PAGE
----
The goal is to get their message across while not violating any rules covering workplace communications, which can be monitored by the government and could potentially get them fired.

So let’s be clear here.  Let’s make it crystal clear so no one will miss it.  It’ll put it in bold, just in case.

What these federal employees are doing is against the law and would justifiably get them fired.  So they’re hiding it by using encrypted communications.

They want to remain on the taxpayers’ payroll, doing jobs it is the voters’ privilege to define for them.  But they feel entitled to ignore what the taxpaying voters actually want – which the voters have signaled by handing the House, the Senate, and the White House to the Republicans.

Politico’s writers naturally depict whatever these employees might object to as “misconduct” by the Trump administration, as if it is misconduct for a new president to change the discretionary direction of his agencies’ work priorities. (“Misconduct” is, rather, what the federal employees are engaged in.)

This, of course, is just one of many ways in which the media are misusing language to prejudice the public’s view of the Trump administration.

Meanwhile, it is interesting to note that the messaging-encryption apps alluded to in the post (e.g., Signal, which can be used on iOS and Android phones), were referred to by David Cameron in 2015 as “a safe space for terrorists.”  Obama called them, in that regard, “a problem.”

Don’t get me wrong: I’m as big a fan as anyone of being able to keep one’s communications private, a priori.  I’ve argued against all of “warrantless wiretapping,” NSA’s big-metadata projects (as they relate to Americans’ communications data), and the feds trying to force Apple to share technology for breaking into the San Bernardino terrorist’s phone.  I still oppose all those things, and would shut them down if I could.

I don’t have a problem with messaging encryption.  Like jumbo jets, motor vehicles, and firearms, it’s something we mustn’t try to take away from good people because bad people may misuse it.

But it’s still a valid point, that these federal employees have turned to encrypted messaging because they feel the need to hide their activities the same way terrorists do.  That’s because what they’re doing is against the law.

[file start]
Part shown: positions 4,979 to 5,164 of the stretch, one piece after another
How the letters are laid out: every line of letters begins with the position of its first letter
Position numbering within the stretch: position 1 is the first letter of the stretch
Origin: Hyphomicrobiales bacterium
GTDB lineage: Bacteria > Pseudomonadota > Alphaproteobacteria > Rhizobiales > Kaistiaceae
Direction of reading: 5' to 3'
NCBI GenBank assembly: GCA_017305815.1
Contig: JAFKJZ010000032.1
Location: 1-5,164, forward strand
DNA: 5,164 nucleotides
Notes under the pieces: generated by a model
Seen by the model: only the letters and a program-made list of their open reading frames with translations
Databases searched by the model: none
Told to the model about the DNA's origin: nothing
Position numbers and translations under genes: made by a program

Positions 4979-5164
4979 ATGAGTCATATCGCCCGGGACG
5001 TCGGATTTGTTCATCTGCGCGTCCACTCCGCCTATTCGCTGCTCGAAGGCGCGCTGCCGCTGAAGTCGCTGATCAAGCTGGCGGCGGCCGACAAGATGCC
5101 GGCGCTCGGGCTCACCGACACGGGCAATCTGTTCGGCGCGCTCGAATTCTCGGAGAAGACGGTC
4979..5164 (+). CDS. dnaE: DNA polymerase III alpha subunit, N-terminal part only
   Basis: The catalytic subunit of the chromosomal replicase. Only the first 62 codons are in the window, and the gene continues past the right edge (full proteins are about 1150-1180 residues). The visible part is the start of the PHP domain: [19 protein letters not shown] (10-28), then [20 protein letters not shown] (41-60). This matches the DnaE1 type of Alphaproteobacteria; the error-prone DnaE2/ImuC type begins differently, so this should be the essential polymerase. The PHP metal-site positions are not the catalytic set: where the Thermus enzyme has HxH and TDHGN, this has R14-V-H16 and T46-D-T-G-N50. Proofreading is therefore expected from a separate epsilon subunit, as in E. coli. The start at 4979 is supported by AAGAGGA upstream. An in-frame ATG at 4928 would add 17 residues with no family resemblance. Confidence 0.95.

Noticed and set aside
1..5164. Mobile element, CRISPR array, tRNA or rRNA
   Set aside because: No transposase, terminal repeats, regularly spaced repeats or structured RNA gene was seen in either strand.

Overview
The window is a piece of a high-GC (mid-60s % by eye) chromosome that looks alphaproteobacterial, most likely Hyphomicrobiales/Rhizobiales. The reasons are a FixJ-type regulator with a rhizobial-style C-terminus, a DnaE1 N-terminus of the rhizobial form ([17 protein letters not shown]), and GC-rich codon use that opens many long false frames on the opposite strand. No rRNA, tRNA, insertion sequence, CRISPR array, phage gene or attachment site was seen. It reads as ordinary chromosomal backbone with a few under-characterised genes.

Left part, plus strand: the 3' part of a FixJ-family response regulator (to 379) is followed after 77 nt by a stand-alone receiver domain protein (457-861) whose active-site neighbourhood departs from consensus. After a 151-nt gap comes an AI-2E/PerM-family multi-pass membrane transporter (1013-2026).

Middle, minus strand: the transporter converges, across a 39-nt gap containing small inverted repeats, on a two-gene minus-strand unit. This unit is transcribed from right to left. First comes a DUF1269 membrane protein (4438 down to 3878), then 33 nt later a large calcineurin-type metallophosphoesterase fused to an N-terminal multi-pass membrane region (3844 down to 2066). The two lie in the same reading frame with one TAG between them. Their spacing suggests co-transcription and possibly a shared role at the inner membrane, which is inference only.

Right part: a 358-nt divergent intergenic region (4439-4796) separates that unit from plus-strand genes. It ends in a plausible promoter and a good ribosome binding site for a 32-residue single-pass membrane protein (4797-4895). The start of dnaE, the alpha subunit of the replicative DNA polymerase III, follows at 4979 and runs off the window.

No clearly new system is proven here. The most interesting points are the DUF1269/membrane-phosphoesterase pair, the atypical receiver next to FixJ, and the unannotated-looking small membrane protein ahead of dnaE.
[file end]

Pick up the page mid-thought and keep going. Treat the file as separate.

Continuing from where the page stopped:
Encrypted callout box

Keep in mind this important point as well.  In fact, write it in neon letters 12 feet high.  The effort of federal employees to hide what they’re doing from the public record didn’t start with the Trump administration.  Some of Obama’s most senior officials — including Hillary Clinton, Eric Holder, EPA director Lisa Jackson, and IRS executive Lois Lerner — used secret private email accounts and even aliases to conduct government business.

Don’t be suckered into focusing on Trump.  The people these federal employees want to hide their activities from are you.

It was always clear that the fight to retrieve out-of-control government would be a tough one, after eight years of Obama.  What the election of Trump is exposing is how entitled these bureaucrats feel to keep government going on the path they prefer, against the will of the voters.  They are on the edge of literal insurrection – after a peaceful and valid election and transfer of power – and are so misguided that they imagine themselves to be in the right.

J.E. Dyer

J.E. Dyer

J.E. Dyer is a retired Naval Intelligence officer who lives in Southern California, blogging as The Optimistic Conservative for domestic tranquility and world peace. Her articles have appeared at Hot Air, Commentary’s Contentions, Patheos, The Daily Caller, The Jewish Press, and The Weekly Standard.